Thursday, April 6, 2017

Casting it Off on a Nice Day: Bass Pond Tour

Much needed break from burdensome responsibilities. Fred Matero and I arrived at Sunrise Lake in Washington Township I guess about 4:45, intending to fish it quickly if nothing doing. Fred has fished it before. "It gets hit hard." I began fishing there in 1995, and my son remarked late last summer that it's his favorite place. I took him there to fish when he was two; his very first fishing he doesn't remember, but he does remember much else. Haven't cast this three-acre pond for how many years I don't remember.

It's not in the photos.

I fished my favorite sloping flat hardest, but we left after a half hour, catching nothing, Fred missing a hit from a small bass on a Rapala floater. As yet I was all hyped up on those burdens and a little pissed they didn't get relieved, but maybe Fred didn't notice. He directed me to a neighborhood pond in Mendham I didn't know about. That's in the photo above. We fished there a quick 20 minutes or so, nothing happening at all, besides a kid on that bridge up above catching a sunfish on a fly rod. As we left for the next spot in Chester, a pond Fred had never seen, I said, "Don't bet on it." Some of my tension was gone, but it felt heavy to imagine getting skunked on this beautiful day, temperatures near 70; my only chance to get out and fish bass this early April. Precious time doesn't want the insult of failure, but when Fred said, "That's alright. It's good getting out," for a second I felt the same.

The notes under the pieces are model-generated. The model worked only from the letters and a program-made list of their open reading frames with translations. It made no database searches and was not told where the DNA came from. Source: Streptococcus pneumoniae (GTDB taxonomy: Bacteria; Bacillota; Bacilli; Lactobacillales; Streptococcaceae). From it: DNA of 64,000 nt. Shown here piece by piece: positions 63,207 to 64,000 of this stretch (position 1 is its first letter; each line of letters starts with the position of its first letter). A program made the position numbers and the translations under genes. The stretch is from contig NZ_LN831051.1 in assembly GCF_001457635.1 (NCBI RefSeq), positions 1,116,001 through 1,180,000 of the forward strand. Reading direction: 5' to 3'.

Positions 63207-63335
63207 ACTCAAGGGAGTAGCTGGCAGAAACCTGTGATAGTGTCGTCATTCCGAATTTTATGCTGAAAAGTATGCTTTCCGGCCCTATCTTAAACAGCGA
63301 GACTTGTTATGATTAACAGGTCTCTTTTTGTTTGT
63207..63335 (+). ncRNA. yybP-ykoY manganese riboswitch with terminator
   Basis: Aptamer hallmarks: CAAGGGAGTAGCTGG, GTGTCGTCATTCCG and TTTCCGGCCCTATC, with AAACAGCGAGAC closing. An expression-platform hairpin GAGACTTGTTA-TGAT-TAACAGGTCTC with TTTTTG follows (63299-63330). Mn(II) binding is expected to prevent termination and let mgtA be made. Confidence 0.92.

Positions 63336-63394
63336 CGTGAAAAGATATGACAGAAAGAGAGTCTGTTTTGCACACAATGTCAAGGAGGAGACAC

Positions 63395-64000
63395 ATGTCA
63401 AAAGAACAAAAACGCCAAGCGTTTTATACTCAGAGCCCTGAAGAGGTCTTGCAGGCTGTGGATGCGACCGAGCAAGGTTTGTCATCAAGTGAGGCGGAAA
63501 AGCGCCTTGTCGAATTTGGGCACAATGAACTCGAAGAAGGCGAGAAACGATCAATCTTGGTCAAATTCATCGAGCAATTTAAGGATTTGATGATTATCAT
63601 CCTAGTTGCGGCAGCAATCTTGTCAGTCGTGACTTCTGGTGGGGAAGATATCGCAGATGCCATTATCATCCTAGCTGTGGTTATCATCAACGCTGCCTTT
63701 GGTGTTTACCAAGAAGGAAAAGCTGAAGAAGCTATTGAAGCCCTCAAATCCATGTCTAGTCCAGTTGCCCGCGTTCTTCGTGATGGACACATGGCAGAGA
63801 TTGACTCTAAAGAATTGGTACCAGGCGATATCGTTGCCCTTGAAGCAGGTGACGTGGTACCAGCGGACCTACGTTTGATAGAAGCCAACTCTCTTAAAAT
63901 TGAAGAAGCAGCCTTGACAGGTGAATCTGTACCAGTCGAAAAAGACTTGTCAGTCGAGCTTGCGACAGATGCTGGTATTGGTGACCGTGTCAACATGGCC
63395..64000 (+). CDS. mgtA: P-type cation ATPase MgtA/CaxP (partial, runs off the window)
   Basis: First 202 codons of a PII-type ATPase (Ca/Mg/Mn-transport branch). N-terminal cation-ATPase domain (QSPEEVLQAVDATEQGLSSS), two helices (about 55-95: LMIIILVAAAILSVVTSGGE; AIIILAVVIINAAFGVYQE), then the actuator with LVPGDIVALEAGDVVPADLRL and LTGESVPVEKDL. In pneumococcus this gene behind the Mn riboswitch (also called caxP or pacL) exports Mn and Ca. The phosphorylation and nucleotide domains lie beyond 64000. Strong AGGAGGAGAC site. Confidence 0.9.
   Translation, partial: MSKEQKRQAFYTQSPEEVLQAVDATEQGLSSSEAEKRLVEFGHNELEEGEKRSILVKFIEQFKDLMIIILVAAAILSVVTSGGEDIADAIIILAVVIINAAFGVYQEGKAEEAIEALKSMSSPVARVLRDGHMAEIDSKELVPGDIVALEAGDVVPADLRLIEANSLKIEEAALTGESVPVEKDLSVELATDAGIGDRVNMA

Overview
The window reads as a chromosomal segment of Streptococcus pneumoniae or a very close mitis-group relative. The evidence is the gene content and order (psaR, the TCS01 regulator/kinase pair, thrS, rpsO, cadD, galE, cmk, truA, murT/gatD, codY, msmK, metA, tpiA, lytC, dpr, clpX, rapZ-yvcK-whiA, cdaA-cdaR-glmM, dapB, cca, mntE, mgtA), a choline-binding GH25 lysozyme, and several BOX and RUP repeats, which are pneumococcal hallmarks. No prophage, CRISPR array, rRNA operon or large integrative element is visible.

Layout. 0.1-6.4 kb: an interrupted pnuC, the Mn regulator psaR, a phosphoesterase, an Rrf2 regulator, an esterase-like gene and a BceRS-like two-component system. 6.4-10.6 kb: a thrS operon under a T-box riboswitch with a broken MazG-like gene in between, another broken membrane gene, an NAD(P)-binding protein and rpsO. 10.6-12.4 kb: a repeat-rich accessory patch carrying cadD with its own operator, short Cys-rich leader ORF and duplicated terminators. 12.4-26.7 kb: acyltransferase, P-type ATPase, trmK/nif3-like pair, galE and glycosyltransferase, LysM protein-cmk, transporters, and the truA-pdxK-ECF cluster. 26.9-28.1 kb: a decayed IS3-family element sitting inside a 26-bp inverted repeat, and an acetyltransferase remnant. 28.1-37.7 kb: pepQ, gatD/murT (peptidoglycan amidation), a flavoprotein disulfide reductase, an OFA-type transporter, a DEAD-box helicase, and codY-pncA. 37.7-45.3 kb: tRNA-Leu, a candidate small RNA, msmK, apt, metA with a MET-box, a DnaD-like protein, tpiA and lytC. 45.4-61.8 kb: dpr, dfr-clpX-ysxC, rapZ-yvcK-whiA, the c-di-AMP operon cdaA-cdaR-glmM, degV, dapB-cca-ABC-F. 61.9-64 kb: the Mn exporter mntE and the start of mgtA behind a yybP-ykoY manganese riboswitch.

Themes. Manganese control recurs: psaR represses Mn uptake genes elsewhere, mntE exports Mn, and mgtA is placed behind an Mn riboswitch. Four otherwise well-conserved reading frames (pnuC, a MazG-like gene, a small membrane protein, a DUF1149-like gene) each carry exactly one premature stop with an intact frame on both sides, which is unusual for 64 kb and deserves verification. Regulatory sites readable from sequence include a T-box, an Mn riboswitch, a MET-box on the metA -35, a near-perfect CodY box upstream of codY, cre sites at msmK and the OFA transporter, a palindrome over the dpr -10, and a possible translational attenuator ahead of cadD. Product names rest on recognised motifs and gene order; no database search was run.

You never know if a really big bass is going to coincide with your lure in such little ponds. I've caught two of about 19 inches in Sunrise "Lake." But it is really easy--at least for me--to be a fool and almost expect the likes.

Almost. And even almost can be asking way too much. That's part of the reason I bring $3800.00 in camera equipment along on every outing. I got shots of Canada geese on Sunrise Lake, centered in colored striations on water--reflections from a boathouse--which, if I were to post any of them online, I really would be foolish. Google isn't going to snatch these. A fish might not come to me. But I see plenty else and capture some of what I see on pixels when I get a moment. This compensates.

This next pond of high tannic content is not high in bass content. Last I fished it, early in September 2015, I caught two 10-inchers. Today confirmed slow fishing. That's acid water, and there's bass in it, but not very many. And apparently not big. (Who knows.) I cast a spinner, let it sink. That way, I found no water deeper than about four feet. That not very promising for big bass, either, and yet our neighborhood pond's three or four acres average about two feet deep. Four feet at deepest. My son has caught three bass there over four pounds. One of them five. I caught one near four. And I've caught two or three dozen close to three pounds.

Fred caught two in Chester--largest about 13 inches--and I caught three, including one not much longer than my #9 Rapala. The other two nine and 10 inches. All of mine hit the Rapala on retrieve and they made me a little happy. Fred's took a Wacky Senko and he was happy to catch his first of the year.

We talked about work riding to Bernardsville. After Fred and I departed, I heard sweet birdsong--windows down--unlike I'd heard all day. That's when the outing finally came together and I knew it was all worthwhile at the deep level, relieved and fully happy at last.

Suddenly, a robin flew near my opened driver's window blasting a warning call. I felt the connection immediately. Like, thanks! Nothing startling to me, just resonance. But then I wondered. Was that bird telling me about something amiss coming?